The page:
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Glory Weisberg, longtime society columnist for the Cherry Hills Villager, was named after the American flag, and she's not averse to wrapping it around the beat she covers.
"After these terrorist strikes, there was a perception that people weren't really interested in attending gala benefits, because they weren't in the mood to celebrate," she says. "But I'm finding almost the opposite is true. The American idea of rising from the ashes and providing moral support and volunteerism is coming forward, and I'm seeing men and women rededicating themselves to the nonprofits they've championed in the past. Maybe the dollars are harder to come by now, but the individual tenacity has really increased dramatically. And that's what America's all about."
Society scribes at the Denver Post and the Rocky Mountain News -- Joanne Davidson and Dahlia Jean Weinstein, respectively -- don't put things quite the same way. They note that while some hat-passers have done well in recent months, others have experienced weak turnouts and donation shortfalls. But both say that since September 11, they've received numerous expressions of gratitude for providing an upbeat alternative to dispatches from Afghanistan. As Davidson points out, "I've had people come up to me and say, 'If it wasn't for your column, or for [columnists] Bill Husted and Dick Kreck, I wouldn't read the paper anymore, because it's nothing but war, terrorist attacks, yadda, yadda, yadda. I need some diversion.'"
Such distractions are in shorter supply than they once were. Following last April's implementation of the joint operating agreement that intermingled business operations at the News and the Post, Weinstein and Davidson saw the space allotted to swanky happenings shrink significantly. Weinstein's column went from appearing six days a week to four, and only her Thursday spread is as large as it was prior to the JOA. Davidson, meanwhile, still writes six days a week, but her space was reduced from between twenty and 32 column inches a day, including a photo, to twelve column inches squeezed into the slot above the TV-listings grid, with the only photo being her mug shot. In addition, Davidson is now able to publish just two half-page "party line" photo layouts per week, as opposed to the two full pages a week bestowed during the pre-JOA era.
Whether the word-count reductions and photo cutbacks at the dailies have made the Villager more important in social circles is a subject of debate. Weisberg, whose column is called "Gloryus Goings On," is among those who think it has, while numerous other observers of the scene who requested anonymity are more dubious; they suggest that ink from Davidson, who's been at the Post since the early '80s, and relative newcomer Weinstein are still the keys to an event's success. But there's no question that Weisberg is a frequent topic of discussion among society regulars: beloved by some, sniped about by others. Still, even those who find her overly demanding -- she's a person who likes to do things her way -- seldom dare leave her off the guest list.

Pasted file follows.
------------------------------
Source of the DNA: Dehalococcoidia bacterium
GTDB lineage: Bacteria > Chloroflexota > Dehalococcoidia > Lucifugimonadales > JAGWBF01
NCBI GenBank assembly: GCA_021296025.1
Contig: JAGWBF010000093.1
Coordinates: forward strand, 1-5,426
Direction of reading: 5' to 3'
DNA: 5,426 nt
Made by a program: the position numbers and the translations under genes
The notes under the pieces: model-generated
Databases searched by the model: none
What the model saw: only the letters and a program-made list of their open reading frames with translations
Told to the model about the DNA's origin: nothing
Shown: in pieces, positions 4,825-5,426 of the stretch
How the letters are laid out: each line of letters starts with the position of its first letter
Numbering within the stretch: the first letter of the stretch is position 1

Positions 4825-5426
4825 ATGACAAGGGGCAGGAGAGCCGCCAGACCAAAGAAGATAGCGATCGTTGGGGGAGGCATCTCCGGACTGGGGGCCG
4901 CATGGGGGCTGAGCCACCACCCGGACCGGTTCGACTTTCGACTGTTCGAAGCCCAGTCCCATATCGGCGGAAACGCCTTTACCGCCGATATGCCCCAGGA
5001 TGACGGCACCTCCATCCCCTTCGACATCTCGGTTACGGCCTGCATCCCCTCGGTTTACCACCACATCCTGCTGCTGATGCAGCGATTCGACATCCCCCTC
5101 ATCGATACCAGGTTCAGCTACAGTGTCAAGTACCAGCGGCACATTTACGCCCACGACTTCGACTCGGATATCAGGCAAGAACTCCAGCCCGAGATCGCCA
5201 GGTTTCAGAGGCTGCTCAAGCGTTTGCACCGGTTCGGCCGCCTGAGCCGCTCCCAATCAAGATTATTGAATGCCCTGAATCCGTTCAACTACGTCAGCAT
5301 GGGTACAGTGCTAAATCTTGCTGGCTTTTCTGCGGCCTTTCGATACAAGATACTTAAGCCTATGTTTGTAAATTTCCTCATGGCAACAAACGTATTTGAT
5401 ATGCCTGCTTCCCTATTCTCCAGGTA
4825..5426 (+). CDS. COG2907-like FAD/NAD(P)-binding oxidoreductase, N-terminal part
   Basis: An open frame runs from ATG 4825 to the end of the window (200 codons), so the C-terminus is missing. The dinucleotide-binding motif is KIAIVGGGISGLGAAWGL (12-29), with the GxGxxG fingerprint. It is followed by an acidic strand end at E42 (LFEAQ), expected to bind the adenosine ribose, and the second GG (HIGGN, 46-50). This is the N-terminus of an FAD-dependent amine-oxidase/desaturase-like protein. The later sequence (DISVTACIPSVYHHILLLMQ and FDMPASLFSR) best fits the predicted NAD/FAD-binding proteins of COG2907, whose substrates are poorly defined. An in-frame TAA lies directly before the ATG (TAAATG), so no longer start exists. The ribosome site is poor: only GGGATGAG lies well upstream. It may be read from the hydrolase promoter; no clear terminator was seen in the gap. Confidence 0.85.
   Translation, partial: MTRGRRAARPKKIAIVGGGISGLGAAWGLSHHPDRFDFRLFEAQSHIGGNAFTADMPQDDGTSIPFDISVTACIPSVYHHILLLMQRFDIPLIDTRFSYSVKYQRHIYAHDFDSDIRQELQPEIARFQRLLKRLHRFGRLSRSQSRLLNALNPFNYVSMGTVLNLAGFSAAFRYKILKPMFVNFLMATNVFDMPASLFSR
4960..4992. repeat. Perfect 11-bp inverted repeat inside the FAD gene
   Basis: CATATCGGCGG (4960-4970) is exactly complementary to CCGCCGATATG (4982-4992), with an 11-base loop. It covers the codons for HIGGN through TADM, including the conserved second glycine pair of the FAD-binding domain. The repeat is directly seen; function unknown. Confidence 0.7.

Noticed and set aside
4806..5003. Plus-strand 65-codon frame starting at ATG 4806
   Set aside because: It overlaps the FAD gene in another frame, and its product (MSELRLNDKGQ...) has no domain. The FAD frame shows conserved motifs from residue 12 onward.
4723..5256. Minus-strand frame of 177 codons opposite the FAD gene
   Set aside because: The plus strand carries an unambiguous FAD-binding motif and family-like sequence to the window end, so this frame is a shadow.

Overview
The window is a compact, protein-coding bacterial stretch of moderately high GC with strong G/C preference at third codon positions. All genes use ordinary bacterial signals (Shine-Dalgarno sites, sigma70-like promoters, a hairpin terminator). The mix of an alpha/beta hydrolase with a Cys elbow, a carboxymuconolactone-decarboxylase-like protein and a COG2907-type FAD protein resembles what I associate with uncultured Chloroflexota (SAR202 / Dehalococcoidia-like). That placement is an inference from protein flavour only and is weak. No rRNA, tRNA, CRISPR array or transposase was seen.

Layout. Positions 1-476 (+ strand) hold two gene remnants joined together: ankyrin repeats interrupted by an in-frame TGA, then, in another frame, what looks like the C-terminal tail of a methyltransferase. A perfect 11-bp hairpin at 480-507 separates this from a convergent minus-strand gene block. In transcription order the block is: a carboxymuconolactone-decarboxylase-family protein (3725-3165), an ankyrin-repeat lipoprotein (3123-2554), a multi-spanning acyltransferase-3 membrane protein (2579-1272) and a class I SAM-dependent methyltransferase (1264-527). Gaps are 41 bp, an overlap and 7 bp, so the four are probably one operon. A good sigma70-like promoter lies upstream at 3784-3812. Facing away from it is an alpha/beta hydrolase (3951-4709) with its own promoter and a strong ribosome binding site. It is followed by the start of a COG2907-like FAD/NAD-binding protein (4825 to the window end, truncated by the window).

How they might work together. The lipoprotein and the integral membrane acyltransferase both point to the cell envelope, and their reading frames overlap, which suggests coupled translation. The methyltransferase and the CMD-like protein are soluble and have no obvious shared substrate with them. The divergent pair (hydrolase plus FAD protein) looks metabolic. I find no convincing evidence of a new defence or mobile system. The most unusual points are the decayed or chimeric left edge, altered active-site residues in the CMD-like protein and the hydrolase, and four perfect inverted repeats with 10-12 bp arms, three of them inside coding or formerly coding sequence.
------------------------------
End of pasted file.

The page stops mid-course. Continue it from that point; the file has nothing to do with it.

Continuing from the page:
Given the modest size of the Villager's estimated readership (30,000 weekly, less than a tenth of that boasted daily by the News and the Post), locals who don't rub shoulders with the city's swells may wonder why Weisberg has any pull at all. But the Villager, which is delivered each Thursday via third-class mail rather than tossed onto porches like many other neighborhood publications, happens to reach the right readership. "We cover Greenwood Village and Cherry Hills Village, which is where the primary benefactors for the major charities come from," Weisberg says. "When I drive through Broomfield and Boulder, I think, 'There are rich people there. Why don't they participate?' But for some reason, it's all out here in the southeast suburbs."
Weisberg, who received a degree in journalism from the University of Denver in 1964, began writing for the Villager just over seventeen years ago following a stint as a teacher in Littleton and Denver. She left teaching to raise the two children she shares with her husband, David, a computer consultant: Her daughter, Elizabeth, lives in Copenhagen, but her son, Steve, remains in the Denver area and often covers social events his mom can't squeeze into her schedule. At first Weisberg wrote about education issues for the Villager, but she wound up keeping tabs on the social whirl, in part because she frequently did volunteer work for area charities and knew many of the players involved.
Although her personal forays into the field haven't always been blockbusters ("I chaired one major gala five or six years ago that was a big flop," she concedes), Weisberg believes her efforts behind a keyboard have helped spread the word about innumerable admirable soirees. She's persistently positive: Judging by her sunny prose, all the events she writes about are worthy, all the causes just, and all the people pretty and noble and self-sacrificing. And like Davidson and Weinstein, whose coverage is equally bright and cheerful, she emphasizes her efforts to publicize bashes for causes that have traditionally been underrepresented in mainstream society reporting.
"There may be the perception that we're snobbish because we serve an upscale community," Weisberg says. "But there's not a degree of snobbery in my entire personality, and I've gone to extremes to champion minority events and to encourage everyone in those communities to get involved."